New York has been graced with strong sun and whipping winds that electricity companies have harnessed for renewable energy in the past several years. The state has seen a 6,548% increase in the amount of energy it gets from the sun and a 473% increase in wind power production since 2007, according to a report released by the Environment New York Research & Policy Center. While the state’s been undergoing an energy revolution, the findings in New York advances are really just a glimpse into America’s growth toward using more and more renewable energy sources.
“Every day, we see more evidence that an economy powered by renewable energy is within our reach,” said Heather Leibowitz, Director of Environment New York. “The progress we’ve made in the last decade on renewable energy and technologies like battery storage and electric cars should give New Yorkers the confidence that we can take clean energy to the next level.”
In an additional report, Renewables on the Rise: A Decade of Progress Toward a Clean Energy Future, a state by state assessment is provided on the growth of key technologies to power the nation with clean, renewable energy. These technologies include wind, solar, energy efficiency, energy storage, and electric vehicles. New York was ranked 16th for wind, 9th for solar, and 4th for the number of electric vehicles sold. It’s a snapshot of America’s shift away from a dependence on fossil fuels in the past ten years. Some of the most intriguing findings and facts include:
-America produces 43 times more solar power than it did in 2007, enough to power more than 5 million average American homes. In 2007, solar rooftops and utility-scale solar power plants produced 0.03 percent of U.S. electricity; by 2016, they produced 1.4 percent of America’s power.
-America produces seven times as much wind power as it did in 2007, enough to power 21 million homes. In 2007, wind turbines produced 0.8 percent of the nation’s electricity; by 2016, they produced 5.5 percent of America’s power.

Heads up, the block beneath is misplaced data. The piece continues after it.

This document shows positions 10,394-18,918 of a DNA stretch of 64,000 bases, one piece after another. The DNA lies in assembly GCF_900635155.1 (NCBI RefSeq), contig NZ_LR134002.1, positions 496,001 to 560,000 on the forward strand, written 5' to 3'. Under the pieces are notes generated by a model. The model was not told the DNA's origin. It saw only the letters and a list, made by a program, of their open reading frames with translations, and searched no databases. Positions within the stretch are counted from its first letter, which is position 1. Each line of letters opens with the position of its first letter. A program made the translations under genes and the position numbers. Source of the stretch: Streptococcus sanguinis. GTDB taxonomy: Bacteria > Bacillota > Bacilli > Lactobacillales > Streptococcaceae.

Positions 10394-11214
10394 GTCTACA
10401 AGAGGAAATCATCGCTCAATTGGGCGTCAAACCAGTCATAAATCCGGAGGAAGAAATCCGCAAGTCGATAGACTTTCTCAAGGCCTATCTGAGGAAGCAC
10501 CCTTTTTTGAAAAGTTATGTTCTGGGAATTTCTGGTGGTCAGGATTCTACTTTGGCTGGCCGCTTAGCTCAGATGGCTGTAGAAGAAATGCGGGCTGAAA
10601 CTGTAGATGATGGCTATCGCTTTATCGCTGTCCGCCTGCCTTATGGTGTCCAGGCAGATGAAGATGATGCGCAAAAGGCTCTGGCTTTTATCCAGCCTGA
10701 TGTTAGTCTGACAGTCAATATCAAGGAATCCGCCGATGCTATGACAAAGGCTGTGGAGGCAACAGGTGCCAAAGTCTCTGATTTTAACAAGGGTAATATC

-America uses 3.6 percent less energy than in 2007, in great part due to more energy efficient lighting, appliances, and cars. The average American uses 10 percent less energy than in 2007, and the nation’s energy consumption per unit of GDP has fallen by 14 percent.
-There were 157,000 electric vehicles sold in the U.S. in 2016, up from virtually none in 2007. Electric vehicle sales surged by nearly 40 percent in 2016 over 2015, fueled by lower prices, better performance and a range of attractive and affordable new vehicle models. In the first five months of 2017, electric vehicle sales were up an additional 44 percent over 2016.
– The United States saw a 20-fold increase in utility-scale battery storage from 2007 to 2016, with the greatest increase taking place in 2016.
“Key clean energy technologies are improving rapidly and getting cheaper seemingly every day,” said Gideon Weissman of Frontier Group, the report’s co-author. “These and other advances open up new opportunities to end our dependence on fossil fuels and embrace a future built on clean, renewable energy.”
“We’ve built a good foundation with initiatives including the Clean Energy Standard and the Regional Greenhouse Gas Initiative,” said Leibowitz. “But now we need to build on that foundation and do even more.”